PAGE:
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Qualitative research on migration studies requires specific ethical considerations beyond the standardized codes

Qualitative research on migration studies requires specific ethical considerations beyond the standardized codes

Ricard Zapata Barrero and Evren Yalaz, GRITIM-UPF researchers, are the authors of an academic paper which analyses the ethical challenges faced today by scholars of migration issues.

03.04.2020

Imatge inicial

When qualitative research is conducted in the field of migration, researchers are often faced with special ethical issues, as they often work with vulnerable, sensitive populations to which access is difficult, and the protection of the individual participants and the management of information become a difficult task.

An academic paper by Ricard Zapata Barrero, full professor of the Department of Political and Social Sciences at UPF and director of the Interdisciplinary Research Group on Immigration (GRITIM-UPF), together with Evren Yalaz, a group member and postdoctoral researcher at the University, pinpoints the current ethical challenges that are often faced by scholars of migration and recognizes the need for researchers to deal with ethical dilemmas case by case.

The article pinpoints the current ethical challenges that are often faced by scholars of migration.

The ethical debate linking qualitative research into migration is a recent area of thought, directly related to the development of migration studies on the vulnerable refugee population, and the emerging and often unpredictable legal and political framework, which even criminalizes researchers that deal with illegal immigrants.

“The exploratory and flexible nature of qualitative research in the field of migration studies shows that standardized codes of ethical conduct cannot adequately address the problems that emerge during the process of qualitative research”, the authors of the article assert.

In this context, qualitative research often implies being in contact with vulnerable people, who have experienced war, abuse, torture or other traumas. In most of these cases, according to the authors, it is essential that researchers should have ethical virtues, such as empathy to understand, for example, the psychological and cognitive reality of displacements, measuring their questions and demands for information that are often illegal in the eyes of the authorities. We must be aware that the individuals involved in research can have negative images, distrust in the environment, or a logic of survival in mobility.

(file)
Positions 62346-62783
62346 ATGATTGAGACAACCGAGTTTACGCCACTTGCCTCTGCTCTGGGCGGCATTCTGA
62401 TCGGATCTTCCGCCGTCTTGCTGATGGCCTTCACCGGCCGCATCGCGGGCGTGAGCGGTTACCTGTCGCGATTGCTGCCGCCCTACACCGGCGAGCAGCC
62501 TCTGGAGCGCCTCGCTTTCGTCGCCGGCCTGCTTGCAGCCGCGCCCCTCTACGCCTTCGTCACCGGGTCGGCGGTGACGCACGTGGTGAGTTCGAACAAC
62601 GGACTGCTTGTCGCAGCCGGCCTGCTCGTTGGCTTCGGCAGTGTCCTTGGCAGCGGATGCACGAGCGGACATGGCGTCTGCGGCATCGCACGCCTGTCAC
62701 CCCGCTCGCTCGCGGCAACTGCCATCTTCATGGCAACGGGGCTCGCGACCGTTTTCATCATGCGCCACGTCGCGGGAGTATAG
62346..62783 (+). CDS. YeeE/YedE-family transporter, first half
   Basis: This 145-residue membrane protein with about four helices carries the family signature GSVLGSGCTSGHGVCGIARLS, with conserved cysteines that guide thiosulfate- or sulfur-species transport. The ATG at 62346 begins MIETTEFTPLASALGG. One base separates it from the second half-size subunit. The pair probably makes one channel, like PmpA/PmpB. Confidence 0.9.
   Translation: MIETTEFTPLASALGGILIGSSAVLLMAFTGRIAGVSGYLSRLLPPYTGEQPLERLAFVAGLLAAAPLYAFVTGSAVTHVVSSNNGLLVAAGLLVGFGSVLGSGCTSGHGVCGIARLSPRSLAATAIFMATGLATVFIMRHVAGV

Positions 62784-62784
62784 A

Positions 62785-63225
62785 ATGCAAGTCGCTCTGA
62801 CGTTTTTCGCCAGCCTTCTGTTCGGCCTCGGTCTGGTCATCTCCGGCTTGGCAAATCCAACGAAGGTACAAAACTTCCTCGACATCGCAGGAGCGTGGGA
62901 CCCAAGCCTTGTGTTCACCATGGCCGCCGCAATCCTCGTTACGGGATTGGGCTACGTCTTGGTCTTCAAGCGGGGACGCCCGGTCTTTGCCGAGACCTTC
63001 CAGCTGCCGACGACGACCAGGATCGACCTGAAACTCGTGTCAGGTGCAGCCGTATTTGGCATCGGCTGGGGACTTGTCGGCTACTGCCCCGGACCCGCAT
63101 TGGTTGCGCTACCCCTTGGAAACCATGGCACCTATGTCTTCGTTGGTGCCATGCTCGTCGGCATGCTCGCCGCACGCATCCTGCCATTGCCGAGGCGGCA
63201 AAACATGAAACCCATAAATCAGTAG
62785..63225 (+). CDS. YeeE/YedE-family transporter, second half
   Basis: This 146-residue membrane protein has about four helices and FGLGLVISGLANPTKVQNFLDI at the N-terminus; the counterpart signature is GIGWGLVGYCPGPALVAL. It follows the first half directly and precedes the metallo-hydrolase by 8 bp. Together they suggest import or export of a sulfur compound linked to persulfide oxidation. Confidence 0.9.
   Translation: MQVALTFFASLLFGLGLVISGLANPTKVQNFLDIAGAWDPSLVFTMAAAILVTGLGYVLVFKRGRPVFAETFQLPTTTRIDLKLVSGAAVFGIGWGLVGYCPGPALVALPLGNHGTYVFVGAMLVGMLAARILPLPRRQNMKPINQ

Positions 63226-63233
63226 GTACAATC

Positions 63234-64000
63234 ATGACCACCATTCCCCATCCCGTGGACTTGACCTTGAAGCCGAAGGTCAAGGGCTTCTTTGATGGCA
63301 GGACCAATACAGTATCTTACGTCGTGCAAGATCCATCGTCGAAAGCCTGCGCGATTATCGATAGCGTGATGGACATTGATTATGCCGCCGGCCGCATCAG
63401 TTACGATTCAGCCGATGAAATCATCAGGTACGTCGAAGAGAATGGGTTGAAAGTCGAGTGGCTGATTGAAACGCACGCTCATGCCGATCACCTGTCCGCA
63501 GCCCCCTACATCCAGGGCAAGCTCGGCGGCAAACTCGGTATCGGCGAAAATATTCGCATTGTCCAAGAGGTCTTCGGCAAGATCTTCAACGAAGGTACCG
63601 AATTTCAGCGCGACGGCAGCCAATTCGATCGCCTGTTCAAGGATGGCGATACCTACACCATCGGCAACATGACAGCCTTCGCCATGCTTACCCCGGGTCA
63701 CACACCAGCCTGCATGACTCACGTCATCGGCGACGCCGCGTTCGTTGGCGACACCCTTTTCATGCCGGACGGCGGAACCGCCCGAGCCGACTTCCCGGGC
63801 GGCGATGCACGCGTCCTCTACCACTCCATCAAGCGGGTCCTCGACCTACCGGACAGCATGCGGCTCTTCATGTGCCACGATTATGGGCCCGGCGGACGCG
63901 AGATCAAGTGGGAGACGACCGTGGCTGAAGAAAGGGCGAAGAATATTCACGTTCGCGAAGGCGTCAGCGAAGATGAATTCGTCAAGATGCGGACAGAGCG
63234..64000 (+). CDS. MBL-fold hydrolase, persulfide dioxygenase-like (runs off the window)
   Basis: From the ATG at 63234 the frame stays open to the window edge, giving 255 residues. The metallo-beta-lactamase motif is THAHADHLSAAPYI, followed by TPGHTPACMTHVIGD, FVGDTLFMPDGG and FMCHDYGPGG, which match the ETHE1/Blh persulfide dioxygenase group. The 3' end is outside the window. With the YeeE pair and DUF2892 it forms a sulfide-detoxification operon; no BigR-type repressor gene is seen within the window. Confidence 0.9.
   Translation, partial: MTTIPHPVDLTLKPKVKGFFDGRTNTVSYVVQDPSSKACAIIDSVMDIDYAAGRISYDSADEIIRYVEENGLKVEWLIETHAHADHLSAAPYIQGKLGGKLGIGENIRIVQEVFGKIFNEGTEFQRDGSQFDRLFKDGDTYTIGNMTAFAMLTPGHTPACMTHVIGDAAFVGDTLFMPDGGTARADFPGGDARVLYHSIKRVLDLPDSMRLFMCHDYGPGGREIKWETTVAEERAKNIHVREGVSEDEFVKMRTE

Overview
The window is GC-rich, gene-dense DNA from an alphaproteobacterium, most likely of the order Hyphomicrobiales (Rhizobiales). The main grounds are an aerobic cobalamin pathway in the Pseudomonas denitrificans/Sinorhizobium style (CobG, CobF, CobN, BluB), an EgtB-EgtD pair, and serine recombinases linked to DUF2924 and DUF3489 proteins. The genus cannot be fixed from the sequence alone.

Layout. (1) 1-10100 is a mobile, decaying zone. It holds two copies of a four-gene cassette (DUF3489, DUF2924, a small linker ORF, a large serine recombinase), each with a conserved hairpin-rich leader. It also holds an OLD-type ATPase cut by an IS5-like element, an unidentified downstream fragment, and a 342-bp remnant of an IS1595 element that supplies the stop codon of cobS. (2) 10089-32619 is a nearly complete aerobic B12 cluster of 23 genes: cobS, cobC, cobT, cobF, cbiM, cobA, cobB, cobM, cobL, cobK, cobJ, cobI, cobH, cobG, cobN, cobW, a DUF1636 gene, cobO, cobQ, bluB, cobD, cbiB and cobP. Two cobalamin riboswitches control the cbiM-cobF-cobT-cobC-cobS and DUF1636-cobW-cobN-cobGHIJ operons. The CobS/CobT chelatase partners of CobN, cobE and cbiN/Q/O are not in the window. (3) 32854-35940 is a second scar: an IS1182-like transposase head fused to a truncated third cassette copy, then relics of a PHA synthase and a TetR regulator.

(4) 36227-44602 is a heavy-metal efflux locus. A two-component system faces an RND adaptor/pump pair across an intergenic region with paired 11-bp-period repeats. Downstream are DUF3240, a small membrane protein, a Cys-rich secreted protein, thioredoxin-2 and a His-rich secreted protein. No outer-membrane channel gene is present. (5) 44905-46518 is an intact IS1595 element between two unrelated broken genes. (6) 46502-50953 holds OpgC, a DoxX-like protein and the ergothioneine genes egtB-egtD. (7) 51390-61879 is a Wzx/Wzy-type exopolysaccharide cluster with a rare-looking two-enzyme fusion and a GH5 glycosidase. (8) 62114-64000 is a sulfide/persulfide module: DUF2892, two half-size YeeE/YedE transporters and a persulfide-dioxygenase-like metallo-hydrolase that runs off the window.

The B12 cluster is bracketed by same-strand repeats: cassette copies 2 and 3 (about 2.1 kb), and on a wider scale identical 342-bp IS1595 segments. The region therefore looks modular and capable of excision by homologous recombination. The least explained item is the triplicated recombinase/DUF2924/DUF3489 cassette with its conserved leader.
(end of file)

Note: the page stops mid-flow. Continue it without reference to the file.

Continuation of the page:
Standardized ethical codes and guidelines are not enough to guarantee the quality of research

Currently, there are extensive ethical guidelines and codes provided by various professional organizations and associations in the social sciences, such as the Economic and Social Research Council, the Market Research Society and the British Psychological Association, among others.

These guidelines (each from its own perspective, depending on its area of expertise) identify important and difficult ethical principlesof questioning, that should steer research practices. Some of them are the respect for autonomy, volunteering, informed consent, confidentiality and anonymity, responsibility to do good and to avoid harm, and justice, among others.

However, according to the authors, this environment is not enough, and being guided exclusively by the prevalence of standardized regulations and ethical reviews may be detrimental to the quality of the research: “Standardized guidelines may be too broad to address the specific ethical challenges arising from this vulnerability; this may even lead researchers to make mistakes when they do not adapt to the specific contexts of migration research”, they assure.

Ricard Zapata-Barrero and Evren Yalaz call for the need to include these issues in higher education programmes and to teach ethical principles more suited to young researchers, in an academic environment. The aim is for “researchers who perform qualitative research on migration to be ready to actively participate in ethical considerations and be able to make their own decisions at all stages of their research”, the authors conclude.

An article in the framework of a line of research by GRITIM-UPF, which will give rise to further publications

This initial paper is a broader version of a more detailed article introducing a special issue that is expected to be published before the summer inQualitative Research Journal with multidisciplinary contributions and case studies.  

This contribution comes under a line of research on migration theory and qualitative methodology by GRITIM-UPF, which in 2018 published the manual Qualitative Research In European Migration Studies (Open Access, Springer), translated into Turkish, with more than 130,000 downloads. Also on this subject, R. Zapata-Barrero is preparing the publication of a book with the working title Concepts in Migration Studies: How Disputes on Concepts Shape Migration Studies Today.

Reference work: Zapata-Barrero, Ricard; Yalaz, Evren (2019). “Qualitative Migration Research Ethics: Mapping the Core Challenges”. GRITIM-UPF Working Paper Series, no. 42 (winter).

 

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